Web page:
Do you think misery really enjoys company?
Japan's Fuji Heavy Industries, which builds Subarus, has joined General Motors and Ford Motor Co. in junk bond purgatory after Standard & Poor's dropped the rating on Fuji's long-term debt to BB+ from BBB-, which is the lowest investment grade.
The reasons sounded familiar: Profits and cash flow have been hit by disappointing sales volumes; Subaru is dependent on too few models; and competitors are ready to eat Subaru's lunch.
That will be tough for Subaru execs and their dealers to swallow just as they're launching the relatively stylish B9 Tribeca, a sport wagon thingamabob that looks like it might have more appeal than most Subaru models.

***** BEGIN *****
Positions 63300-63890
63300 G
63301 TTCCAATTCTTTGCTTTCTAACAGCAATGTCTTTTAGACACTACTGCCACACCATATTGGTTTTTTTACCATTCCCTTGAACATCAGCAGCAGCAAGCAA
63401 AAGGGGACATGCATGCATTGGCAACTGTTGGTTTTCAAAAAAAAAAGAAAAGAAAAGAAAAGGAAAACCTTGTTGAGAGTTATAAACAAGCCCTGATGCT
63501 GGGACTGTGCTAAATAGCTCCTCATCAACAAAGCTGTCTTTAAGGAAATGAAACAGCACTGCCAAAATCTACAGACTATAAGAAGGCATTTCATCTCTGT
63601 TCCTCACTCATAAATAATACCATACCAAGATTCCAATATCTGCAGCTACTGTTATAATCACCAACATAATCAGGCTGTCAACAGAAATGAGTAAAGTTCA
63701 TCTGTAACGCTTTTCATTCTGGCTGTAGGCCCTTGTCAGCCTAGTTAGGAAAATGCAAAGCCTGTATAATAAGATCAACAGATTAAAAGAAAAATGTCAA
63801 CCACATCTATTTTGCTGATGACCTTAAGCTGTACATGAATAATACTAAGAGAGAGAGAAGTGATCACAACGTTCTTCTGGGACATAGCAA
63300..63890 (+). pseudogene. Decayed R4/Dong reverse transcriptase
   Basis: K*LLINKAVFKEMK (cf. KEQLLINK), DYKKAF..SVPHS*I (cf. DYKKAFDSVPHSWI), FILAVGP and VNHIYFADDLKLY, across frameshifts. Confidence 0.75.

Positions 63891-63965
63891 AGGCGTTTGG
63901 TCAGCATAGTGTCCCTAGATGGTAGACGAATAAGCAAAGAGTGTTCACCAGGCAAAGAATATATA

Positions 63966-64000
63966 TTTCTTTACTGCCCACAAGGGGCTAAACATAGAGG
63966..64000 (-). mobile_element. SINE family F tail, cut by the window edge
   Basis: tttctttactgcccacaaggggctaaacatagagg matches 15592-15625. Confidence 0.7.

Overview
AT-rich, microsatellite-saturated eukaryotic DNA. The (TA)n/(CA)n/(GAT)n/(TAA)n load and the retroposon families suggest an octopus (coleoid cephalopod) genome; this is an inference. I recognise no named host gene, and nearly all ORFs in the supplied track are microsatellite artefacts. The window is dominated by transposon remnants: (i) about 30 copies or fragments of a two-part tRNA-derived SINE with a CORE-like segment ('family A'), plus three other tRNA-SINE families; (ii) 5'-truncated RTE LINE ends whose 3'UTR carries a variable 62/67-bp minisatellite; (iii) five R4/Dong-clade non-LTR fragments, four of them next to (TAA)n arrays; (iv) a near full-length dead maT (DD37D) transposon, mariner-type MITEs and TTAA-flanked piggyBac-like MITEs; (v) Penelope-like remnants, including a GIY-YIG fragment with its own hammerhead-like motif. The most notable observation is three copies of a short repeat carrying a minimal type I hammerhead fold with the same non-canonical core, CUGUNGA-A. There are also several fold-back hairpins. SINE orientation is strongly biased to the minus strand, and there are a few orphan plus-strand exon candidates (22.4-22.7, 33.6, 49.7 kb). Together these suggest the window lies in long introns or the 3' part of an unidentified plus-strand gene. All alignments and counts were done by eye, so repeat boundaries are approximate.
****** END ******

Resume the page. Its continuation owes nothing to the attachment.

Even though it's a Japanese company that tumbled in with them, I'll bet there isn't any glee at GM or Ford.
Don't forget that GM owns 20 percent of Fuji and depends on versions of quirky Subaru platforms to become niche models for Saab, the quirky Swedish brand. And Ford has its own issues after it disclosed Tuesday that profits for the year aren't likely to top $2.3 billion. In a profit warning just two months ago, Ford had lowered the profit ceiling to $2.76 billion. (Hey, at least Ford expects some profit.)
There is some good news from S&P. The ratings agency said it considers Fuji's situation to be stable. Yippee. And for the time being, the agency won't drop Ford's bond rating from BB+.
But of course that silver lining has a cloud because S&P said there is an increased likelihood it ultimately will whack Ford's rating again.
Those S&P guys are tough, aren't they?
You may e-mail Edward Lapham at